Synopses & Reviews
The most perfect of Jane Austens perfect novels begins with twenty-one-year-old Emma Woodhouse comfortably dominating the social order in the village of Highbury, convinced that she has both the understanding and the right to manage other peoples lives—for their own good, of course. Her well-meant interfering centers on the aloof Jane Fairfax, the dangerously attractive Frank Churchill, the foolish if appealing Harriet Smith, and the ambitious young vicar Mr. Elton—and ends with her complacency shattered, her mind awakened to some of lifes more intractable dilemmas, and her happiness assured.
Austens comic imagination was so deft and beautifully fluent that she could use it to probe the deepest human ironies while setting before us a dazzling gallery of characters—some pretentious or ridiculous, some admirable and moving, all utterly true.
Emma Woodhouse, handsome, clever, and rich, with a comfortable home and happy disposition seemed to unite some of the best blessings of existence; and had lived nearly twenty-one years in the world with very little to distress or vex her. So begins Jane Austen's comic masterpiece Emma. In Emma, Austen's prose brilliantly elevates, in the words of Virginia Woolf, the trivialities of day-to-day existence, of parties, picnics, and country dances of early-nineteenth-century life in the English countryside to an unrivaled level of pleasure for the reader. At the center of this world is the inimitable Emma Woodhouse, a self-proclaimed matchmaker who, by the novel's conclusion, just may find herself the victim of her own best intentions.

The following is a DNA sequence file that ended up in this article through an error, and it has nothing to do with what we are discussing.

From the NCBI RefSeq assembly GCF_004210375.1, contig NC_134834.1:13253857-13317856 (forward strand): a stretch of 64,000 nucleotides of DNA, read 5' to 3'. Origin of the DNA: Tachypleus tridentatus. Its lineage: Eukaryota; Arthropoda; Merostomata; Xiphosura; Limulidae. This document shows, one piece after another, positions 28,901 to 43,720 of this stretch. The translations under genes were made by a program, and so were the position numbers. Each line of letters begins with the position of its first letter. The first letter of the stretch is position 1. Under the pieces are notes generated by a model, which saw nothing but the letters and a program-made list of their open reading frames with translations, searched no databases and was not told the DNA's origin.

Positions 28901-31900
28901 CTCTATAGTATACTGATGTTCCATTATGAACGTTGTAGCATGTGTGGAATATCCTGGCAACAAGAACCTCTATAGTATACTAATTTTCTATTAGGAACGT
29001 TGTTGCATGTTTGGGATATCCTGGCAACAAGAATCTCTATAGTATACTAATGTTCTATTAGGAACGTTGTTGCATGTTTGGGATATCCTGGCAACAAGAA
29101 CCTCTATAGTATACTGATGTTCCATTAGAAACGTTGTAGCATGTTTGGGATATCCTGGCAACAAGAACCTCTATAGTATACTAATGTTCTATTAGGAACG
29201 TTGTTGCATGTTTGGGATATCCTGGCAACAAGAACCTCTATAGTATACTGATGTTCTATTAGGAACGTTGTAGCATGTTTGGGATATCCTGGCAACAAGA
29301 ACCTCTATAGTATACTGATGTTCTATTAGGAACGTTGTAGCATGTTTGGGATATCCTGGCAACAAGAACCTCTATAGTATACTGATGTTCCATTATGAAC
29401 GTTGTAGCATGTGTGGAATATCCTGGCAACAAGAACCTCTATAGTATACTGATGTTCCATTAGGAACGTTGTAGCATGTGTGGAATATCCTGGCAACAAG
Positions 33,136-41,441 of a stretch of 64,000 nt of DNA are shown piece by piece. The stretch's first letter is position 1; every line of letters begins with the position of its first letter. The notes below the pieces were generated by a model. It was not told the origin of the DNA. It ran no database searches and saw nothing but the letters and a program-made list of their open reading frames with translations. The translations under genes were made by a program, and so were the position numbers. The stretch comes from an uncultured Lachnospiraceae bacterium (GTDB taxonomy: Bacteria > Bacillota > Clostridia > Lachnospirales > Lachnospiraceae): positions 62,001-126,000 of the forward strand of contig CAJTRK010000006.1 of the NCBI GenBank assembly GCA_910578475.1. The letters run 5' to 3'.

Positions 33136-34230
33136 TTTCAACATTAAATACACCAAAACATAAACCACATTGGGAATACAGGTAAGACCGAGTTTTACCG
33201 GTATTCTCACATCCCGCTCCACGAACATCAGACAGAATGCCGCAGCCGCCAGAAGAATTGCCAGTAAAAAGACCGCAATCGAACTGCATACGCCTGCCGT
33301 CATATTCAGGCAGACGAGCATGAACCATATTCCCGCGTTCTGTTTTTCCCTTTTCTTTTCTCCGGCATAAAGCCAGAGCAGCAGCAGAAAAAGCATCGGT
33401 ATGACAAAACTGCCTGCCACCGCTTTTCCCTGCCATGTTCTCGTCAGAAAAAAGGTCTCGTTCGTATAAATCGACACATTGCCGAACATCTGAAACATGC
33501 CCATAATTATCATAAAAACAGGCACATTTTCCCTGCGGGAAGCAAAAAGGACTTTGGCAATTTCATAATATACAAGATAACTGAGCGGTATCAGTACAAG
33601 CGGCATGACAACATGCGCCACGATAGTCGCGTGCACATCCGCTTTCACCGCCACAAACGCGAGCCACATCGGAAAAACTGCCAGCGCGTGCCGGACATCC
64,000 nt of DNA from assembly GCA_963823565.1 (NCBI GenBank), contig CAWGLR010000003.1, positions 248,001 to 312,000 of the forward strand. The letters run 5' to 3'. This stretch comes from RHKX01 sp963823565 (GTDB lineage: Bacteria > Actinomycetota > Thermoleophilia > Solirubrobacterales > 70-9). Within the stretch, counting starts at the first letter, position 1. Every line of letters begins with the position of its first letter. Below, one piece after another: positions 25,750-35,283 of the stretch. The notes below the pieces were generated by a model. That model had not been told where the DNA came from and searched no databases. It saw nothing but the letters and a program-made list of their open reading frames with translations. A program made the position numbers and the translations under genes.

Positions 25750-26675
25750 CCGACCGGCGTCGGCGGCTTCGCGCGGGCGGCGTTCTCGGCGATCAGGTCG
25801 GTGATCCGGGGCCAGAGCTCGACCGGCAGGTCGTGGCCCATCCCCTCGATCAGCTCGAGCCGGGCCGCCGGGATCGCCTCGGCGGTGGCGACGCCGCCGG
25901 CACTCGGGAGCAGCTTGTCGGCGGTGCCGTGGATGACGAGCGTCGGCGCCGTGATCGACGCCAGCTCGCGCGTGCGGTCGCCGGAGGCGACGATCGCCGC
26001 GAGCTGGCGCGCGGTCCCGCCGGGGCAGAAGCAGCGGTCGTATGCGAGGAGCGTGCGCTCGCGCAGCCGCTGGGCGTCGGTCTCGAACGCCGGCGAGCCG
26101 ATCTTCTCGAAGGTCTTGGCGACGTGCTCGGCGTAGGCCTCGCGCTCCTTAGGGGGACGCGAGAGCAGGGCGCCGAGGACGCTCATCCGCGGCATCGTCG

This Modern Library Paperback Classics edition includes newly commissioned notes on the text.
Five beloved works by Jane Austen that feature characters containing the full range of human passion and moral complexity are now presented in Vintage Classics editions.
About the Author
Jane Austen (1775—1817) was born in Hampshire, England, where she spent most of her life. Though she received little recognition in her lifetime, she came to be regarded as one of the great masters of the English novel.